Yes, except the one that still had some outlets attached to it. The OEM GFI breakers are no longer made. My first venture, right after I got the boat, was one of them went bad. I called Hatteras and the fellow walked me through how to replace it with a GFI immediately downstream from a standard breaker. The next venture a few years later, is when I added more circuits to the inverter, which were on another panel down in the engine room and we pulled them up to where the inverter panel is. It is all set up so it would be very easy to return them to their original panel if the inverter went bad or some future owner wanted to do it a different way.

I got a lot of flack here last year for being over protective my circuitry. But electrical is a place where taking short cuts is just not going to happen if I can help it.
That's what Sams Marine told me when I inquired about replacements. the good news was they were no longer available as the bad news was they were about $500 apiece. I went GFI's as well. They walked me through the trip wire. This 58 I'm working on is 32 volt, the owner converted to 24 volt. The wire DC gauge was sufficient. I figure if I salvaged the wire out of my boat I cruise several years. I strongly agree on electrical safety. Boats burn up all the time from overloaded circuits. My shore power is fused before the main panel with cassette buss fuses at the receptacles. I haven't seen this except on Hatteras LRC's, Yours done the same?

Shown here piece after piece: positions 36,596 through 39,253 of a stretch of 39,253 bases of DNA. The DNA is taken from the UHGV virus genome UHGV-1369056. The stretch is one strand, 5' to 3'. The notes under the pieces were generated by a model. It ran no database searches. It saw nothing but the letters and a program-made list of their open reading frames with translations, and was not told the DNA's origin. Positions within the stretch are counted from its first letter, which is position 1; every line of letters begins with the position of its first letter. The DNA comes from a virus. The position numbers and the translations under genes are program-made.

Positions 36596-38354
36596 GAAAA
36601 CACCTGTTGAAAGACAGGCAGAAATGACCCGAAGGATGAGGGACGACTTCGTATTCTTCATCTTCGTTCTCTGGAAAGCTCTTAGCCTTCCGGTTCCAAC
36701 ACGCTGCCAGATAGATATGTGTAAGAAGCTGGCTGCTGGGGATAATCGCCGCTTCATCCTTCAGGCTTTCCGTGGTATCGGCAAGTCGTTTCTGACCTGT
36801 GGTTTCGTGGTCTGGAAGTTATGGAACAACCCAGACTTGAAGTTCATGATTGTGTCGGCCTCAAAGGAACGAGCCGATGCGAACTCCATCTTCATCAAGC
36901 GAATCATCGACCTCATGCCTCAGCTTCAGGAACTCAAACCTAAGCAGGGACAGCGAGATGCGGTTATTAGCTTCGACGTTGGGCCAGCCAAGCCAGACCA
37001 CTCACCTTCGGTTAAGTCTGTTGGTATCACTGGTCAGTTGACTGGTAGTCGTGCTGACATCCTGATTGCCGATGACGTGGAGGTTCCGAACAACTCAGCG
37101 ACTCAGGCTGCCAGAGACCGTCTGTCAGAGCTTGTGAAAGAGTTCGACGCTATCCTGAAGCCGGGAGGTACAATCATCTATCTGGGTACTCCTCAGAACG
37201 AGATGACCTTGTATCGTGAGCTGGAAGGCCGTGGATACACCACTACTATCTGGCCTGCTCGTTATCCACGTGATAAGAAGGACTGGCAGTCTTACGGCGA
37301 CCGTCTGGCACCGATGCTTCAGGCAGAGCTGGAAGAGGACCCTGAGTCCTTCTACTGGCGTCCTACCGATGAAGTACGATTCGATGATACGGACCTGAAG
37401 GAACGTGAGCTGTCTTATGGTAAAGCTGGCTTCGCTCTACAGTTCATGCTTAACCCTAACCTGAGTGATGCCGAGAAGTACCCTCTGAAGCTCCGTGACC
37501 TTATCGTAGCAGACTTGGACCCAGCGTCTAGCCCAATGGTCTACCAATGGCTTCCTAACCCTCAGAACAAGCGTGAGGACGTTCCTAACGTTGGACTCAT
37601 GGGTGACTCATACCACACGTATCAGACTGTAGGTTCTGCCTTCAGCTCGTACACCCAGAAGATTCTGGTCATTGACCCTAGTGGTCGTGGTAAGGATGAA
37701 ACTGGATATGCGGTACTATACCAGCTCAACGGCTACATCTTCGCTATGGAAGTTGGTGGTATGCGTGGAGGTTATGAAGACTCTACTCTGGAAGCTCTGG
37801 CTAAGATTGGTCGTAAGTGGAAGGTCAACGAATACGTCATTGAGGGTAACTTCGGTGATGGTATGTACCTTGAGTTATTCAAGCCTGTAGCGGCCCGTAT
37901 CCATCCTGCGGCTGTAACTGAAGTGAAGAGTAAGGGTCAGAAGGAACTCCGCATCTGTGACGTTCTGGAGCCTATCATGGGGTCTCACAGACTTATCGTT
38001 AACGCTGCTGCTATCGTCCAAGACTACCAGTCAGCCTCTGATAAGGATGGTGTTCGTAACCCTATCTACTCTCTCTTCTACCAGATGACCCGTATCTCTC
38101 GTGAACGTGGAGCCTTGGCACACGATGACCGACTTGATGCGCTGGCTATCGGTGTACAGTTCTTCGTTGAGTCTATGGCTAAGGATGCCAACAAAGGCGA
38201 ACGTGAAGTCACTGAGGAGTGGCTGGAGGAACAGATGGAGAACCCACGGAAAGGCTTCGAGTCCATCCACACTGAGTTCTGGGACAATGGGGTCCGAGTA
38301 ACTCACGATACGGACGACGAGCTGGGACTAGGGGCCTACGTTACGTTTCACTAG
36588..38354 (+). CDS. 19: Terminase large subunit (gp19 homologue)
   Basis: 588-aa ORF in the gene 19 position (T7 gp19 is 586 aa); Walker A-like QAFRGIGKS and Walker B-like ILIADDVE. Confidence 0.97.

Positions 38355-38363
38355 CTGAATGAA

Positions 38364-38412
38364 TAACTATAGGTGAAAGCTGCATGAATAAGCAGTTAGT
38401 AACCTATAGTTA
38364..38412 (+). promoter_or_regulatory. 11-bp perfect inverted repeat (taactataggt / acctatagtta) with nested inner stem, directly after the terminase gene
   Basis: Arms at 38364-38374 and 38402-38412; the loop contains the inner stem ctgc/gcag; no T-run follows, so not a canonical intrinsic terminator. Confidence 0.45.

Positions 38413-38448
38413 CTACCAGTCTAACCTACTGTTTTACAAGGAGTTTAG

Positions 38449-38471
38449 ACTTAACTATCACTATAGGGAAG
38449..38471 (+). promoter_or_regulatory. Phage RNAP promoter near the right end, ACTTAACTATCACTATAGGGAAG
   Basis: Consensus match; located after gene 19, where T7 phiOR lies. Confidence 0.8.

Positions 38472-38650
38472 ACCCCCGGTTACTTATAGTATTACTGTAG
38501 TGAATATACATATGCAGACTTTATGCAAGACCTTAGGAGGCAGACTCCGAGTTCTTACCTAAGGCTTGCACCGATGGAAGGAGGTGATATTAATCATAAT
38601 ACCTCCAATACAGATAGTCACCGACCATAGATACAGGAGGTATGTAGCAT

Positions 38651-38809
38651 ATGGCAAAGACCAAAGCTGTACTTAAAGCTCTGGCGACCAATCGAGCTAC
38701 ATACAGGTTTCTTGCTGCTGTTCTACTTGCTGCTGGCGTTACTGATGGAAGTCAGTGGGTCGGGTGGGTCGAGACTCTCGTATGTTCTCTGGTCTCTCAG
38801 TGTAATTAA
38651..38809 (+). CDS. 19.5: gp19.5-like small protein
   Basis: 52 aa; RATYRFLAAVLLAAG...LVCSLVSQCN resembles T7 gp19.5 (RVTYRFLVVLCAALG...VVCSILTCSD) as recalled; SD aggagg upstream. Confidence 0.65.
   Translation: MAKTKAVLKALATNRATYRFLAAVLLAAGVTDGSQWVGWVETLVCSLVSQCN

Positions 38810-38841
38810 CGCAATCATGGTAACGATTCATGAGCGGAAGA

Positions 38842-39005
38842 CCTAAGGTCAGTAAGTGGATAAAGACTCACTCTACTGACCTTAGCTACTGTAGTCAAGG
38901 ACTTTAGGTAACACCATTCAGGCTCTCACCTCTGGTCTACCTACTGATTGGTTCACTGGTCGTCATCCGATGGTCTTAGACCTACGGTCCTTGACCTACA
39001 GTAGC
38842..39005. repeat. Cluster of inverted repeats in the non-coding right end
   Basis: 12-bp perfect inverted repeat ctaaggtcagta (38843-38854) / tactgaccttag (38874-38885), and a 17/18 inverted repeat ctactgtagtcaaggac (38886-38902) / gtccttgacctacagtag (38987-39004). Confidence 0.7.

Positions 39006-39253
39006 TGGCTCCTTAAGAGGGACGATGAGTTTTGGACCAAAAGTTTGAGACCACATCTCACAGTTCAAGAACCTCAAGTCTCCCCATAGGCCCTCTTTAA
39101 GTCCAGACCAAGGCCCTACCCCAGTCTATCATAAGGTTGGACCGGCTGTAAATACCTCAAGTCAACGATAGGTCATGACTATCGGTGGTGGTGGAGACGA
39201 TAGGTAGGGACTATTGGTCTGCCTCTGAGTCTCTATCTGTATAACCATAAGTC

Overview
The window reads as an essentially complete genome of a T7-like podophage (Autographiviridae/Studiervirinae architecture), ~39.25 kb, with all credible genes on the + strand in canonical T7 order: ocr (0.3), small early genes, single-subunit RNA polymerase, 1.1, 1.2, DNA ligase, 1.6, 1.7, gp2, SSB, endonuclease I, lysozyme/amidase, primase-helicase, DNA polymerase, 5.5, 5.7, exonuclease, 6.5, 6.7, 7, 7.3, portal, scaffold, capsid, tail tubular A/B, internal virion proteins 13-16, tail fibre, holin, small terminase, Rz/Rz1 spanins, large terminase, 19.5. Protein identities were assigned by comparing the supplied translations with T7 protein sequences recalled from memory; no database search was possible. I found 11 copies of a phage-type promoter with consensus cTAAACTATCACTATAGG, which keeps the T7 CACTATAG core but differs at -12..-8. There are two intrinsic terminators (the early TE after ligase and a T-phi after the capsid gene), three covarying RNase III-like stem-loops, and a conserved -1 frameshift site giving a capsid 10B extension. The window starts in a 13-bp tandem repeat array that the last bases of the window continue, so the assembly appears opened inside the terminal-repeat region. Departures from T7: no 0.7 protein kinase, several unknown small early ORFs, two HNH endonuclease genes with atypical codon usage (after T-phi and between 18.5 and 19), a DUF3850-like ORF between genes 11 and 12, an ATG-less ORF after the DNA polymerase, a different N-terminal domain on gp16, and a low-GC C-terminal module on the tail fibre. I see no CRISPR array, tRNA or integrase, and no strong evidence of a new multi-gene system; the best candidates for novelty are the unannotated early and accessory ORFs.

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Old 03-20-2014, 04:42 PM   #52
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It does ..... but the securing screw must not impinge on the conductor.
ie. you have to use those terminals where the screw pushes on a little floating plate to secure the conductor. I have never seen an AC outlet with that kind of terminal.
Aren't these floating plates? They always seem to be... you insert the wire in a hole and the screw pushes or pulls a plate against it (or them).


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Old 03-20-2014, 05:58 PM   #53
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Not exactly

The holes are independent push in restrains for solid wire. The screws are for crimp end with stranded wire or solid wire wrapped around the screw.
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Old 03-21-2014, 08:19 AM   #54
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Thanks for the discussion people. The PO was surprised when the surveyor came up with this statement. "It's a boat! It's surrounded by water." The surveyor indicated GFI and GFCI both were required as the GFI trips more easily. I believe the PO had GFCI installed but I am uncertain about the particulars of these.

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There's a difference between GFI and GFCI ??

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Old 03-21-2014, 08:26 AM   #55